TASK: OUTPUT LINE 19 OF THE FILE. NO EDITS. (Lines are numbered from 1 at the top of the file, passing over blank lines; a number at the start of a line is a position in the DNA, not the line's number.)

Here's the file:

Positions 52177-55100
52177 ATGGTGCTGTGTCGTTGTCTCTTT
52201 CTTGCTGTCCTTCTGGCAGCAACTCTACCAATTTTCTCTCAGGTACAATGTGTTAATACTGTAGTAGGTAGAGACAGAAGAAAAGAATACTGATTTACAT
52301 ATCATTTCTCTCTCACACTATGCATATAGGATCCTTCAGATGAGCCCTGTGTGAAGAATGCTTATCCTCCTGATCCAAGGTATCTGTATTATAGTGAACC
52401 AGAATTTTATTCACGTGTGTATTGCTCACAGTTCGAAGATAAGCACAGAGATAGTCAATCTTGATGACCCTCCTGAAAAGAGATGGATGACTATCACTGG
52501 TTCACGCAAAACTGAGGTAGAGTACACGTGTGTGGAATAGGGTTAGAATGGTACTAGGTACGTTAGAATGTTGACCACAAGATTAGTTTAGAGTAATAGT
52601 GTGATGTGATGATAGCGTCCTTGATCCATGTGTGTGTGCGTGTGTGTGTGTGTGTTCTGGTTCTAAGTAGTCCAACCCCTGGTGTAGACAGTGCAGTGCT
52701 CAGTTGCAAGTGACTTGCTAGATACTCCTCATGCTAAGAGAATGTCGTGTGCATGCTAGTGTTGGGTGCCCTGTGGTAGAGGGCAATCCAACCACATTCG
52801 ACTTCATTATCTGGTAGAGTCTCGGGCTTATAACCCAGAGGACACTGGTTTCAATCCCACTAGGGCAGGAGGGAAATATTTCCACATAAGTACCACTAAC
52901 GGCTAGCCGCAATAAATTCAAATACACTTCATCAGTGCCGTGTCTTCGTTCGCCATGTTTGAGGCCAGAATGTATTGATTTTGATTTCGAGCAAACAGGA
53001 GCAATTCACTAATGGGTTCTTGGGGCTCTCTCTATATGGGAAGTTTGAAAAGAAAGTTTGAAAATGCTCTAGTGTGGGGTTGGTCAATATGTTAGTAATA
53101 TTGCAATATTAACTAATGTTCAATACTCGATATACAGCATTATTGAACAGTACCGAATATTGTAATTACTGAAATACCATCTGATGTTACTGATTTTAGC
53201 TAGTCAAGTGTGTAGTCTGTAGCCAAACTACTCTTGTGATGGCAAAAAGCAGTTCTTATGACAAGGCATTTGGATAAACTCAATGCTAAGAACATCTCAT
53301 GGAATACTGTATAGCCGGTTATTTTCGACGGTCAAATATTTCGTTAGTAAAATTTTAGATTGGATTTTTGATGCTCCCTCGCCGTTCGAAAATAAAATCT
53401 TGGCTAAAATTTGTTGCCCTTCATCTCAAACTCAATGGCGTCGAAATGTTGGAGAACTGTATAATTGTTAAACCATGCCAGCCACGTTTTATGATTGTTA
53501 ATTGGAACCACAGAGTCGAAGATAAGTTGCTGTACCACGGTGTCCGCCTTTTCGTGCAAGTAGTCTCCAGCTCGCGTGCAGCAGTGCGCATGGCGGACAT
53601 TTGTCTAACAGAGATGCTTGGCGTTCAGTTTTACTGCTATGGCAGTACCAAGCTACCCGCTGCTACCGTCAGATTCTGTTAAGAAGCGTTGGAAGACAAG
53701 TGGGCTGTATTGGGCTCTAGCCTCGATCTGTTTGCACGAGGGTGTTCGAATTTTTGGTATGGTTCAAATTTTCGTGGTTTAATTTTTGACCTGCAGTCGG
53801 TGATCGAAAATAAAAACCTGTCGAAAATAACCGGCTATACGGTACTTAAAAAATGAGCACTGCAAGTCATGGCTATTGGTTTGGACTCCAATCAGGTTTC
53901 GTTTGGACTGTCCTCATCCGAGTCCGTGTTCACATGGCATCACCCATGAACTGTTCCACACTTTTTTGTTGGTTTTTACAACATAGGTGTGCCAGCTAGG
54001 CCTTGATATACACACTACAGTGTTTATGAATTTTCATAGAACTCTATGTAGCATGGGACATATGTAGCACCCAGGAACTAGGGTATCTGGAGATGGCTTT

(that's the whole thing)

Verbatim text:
53801 TGATCGAAAATAAAAACCTGTCGAAAATAACCGGCTATACGGTACTTAAAAAATGAGCACTGCAAGTCATGGCTATTGGTTTGGACTCCAATCAGGTTTC